Interesting English Cemeteries
Brompton Cemetery – London, UK
Teresa from Brogan Abroad
Brompton Cemetery in London is one of those quintessentially Victorian cemeteries that you see in horror and period movies – think Sherlock Holmes and Finding Neverland, which were actually filmed here. It is part of what is known as ‘The Magnificent Seven’ cemeteries in London, and you will realise why as soon as you walk through the gate.
Built in 1840, it is one of Britain’s oldest cemeteries and it has over 35,000 monuments that go from simple headstones to grand mausoleums. Here you can find the graves of notable people such as Emmeline Pankhurst, the famous suffragette.
Don’t forget to visit the beautiful chapel and the colonnade. The catacombs are open to the public once a year, and if you happen to be there around that time, don’t miss this opportunity. Even if you don’t go in, have a peek through the gate and you will be able to see the ornate coffins stacked up on shelves. A pretty daunting sight!
Rochester Cathedral, Rochester
Sianna from E O Stories
The lovely small town of Rochester has one of the most beautiful and peaceful Gothic Cathedrals I’ve seen. In front of it, there is a little cemetery. It might not impress people passing by but there’s an interesting story about Charles Dickens related to this place. No, he’s not buried here but it was indeed his last wish. Rochester was Dickens’ favourite place and inspired many of his novels, characters and landscapes. He specifically asked to be buried in the cathedral’s cemetery but the clergy at that time insisted that the author has to be buried in the Poets’ corner in Westminster Abbey’s. Today there is a memorial of Dickens and his death wish on one of the walls of the Rochester Cathedral.
Victorian Pet Cemetery, Hyde Park London UK
Michele from Legging It
In 1881 the Gatekeeper at Victoria Lodge started burying dogs in the Lodge’s Garden. Today the garden is full of little headstones of not just dogs but cats and even a goat. The cemetery is a poignant reminder of the connection people have with their pets. Most of the pets were owned by the people who lived near the park so often spent a lot of time there. It is easy to spend an hour or so wandering through the small garden and reading the epitaphs on the 300 graves. The Cemetery is only open by booking only (via email on this page)and costs £50 for up to 6 people.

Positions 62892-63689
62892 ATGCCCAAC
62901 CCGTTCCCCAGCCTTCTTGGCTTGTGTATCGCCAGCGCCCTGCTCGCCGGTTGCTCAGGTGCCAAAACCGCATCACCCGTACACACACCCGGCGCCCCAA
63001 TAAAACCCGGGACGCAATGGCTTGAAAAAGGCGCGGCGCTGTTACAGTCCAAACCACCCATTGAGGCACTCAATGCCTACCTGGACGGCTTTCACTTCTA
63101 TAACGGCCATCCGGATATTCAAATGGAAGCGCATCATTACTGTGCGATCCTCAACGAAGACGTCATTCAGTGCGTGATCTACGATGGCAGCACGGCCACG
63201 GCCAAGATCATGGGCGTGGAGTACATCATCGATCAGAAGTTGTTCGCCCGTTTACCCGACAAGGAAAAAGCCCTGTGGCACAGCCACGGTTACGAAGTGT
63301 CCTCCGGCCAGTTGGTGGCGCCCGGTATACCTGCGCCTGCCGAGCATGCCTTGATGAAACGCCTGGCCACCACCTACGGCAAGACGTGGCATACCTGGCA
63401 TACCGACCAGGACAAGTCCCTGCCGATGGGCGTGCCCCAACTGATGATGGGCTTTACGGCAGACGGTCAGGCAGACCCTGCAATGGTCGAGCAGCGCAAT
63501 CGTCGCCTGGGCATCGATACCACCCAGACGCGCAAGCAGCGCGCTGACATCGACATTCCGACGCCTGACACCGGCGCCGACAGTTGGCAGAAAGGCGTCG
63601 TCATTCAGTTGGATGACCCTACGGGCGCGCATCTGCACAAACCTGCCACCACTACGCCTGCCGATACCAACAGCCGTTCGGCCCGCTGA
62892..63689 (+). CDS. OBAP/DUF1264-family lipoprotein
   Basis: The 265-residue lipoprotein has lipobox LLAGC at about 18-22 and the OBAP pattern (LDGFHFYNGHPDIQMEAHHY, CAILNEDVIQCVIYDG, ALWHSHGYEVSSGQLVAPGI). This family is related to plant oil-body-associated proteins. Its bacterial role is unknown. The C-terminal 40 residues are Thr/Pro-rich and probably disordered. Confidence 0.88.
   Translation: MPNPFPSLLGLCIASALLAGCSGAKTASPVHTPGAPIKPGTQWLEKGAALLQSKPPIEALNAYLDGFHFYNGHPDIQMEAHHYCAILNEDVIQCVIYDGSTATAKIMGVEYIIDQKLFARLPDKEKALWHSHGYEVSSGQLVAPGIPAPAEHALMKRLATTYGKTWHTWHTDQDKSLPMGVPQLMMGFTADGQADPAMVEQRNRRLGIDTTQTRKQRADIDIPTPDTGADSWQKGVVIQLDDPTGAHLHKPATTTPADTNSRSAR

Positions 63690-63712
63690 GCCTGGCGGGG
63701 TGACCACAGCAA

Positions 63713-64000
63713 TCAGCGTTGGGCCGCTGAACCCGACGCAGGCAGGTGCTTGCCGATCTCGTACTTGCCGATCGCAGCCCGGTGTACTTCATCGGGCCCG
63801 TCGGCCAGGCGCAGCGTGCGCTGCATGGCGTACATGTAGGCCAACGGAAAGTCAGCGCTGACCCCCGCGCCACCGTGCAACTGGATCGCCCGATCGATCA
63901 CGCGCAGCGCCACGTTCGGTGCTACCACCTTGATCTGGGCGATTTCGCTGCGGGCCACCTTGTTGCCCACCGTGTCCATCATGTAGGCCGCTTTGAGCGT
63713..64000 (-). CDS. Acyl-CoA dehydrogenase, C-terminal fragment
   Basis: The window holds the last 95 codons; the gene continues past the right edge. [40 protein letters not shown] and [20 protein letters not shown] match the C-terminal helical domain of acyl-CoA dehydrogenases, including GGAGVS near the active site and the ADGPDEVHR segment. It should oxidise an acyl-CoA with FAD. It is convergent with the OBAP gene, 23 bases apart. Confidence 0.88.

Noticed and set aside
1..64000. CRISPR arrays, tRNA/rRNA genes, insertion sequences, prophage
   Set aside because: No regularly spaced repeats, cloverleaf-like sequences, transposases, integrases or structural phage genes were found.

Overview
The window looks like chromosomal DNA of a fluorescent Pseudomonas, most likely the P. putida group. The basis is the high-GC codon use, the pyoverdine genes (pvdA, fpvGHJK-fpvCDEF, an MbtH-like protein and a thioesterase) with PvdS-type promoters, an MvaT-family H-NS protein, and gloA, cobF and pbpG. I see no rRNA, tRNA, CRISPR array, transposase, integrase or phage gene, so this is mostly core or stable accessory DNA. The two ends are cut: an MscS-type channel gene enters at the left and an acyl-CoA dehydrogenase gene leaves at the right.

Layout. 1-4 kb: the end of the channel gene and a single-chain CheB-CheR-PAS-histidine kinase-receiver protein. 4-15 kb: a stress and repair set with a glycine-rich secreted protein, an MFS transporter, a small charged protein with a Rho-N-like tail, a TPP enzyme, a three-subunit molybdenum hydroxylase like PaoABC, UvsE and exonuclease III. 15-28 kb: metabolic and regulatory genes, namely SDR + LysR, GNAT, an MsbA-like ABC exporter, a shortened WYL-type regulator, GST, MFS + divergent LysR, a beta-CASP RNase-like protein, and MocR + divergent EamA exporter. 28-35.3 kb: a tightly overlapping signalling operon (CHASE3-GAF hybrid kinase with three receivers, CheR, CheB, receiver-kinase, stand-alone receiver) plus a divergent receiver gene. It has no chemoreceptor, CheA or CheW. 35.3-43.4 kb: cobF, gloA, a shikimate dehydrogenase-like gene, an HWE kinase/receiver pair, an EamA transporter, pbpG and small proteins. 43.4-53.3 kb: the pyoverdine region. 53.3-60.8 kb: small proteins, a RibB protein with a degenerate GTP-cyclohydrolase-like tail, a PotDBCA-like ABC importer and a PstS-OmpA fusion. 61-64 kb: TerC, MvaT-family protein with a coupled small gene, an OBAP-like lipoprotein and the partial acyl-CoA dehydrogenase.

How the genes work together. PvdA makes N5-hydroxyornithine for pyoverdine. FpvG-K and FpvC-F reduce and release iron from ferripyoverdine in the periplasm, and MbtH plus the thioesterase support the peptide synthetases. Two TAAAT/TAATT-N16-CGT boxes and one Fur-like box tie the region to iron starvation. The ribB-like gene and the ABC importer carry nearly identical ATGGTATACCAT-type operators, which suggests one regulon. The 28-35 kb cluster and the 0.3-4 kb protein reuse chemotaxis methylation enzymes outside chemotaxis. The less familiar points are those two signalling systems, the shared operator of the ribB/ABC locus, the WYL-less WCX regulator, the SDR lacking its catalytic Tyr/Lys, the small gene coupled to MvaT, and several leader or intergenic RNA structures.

American Cemetery, Cambridge
Cassie from Cass Travels
The American Cemetery is located just outside of Cambridge, UK and is the only American WWII cemetery in England. If you’re in Cambridge, it is well worth the trip whether you’re American or not. The Visitors Centre has recently been redone and they have a gorgeous set up – some history about the war, interactive displays, as well as the bios of some of the soldiers who are buried in the Cemetery. It’s a somber experience, but a beautiful one, containing close to 4000 graves, along with a Chapel and the Wall of the Lost, a list of 5000 soldiers who were MIA in the war.
Interesting Scottish Cemeteries
Mike of 197TravelStamps
The Glasgow Necropolis stretches over an area of 37 acres and over 50,000 people are buried there. The huge area of the necropolis is full of impressive graves, monuments and mausoleums and overlooks the impressive Glasgow Cathedral. The people of Glasgow, called Glaswegians, have been buried there since 1825.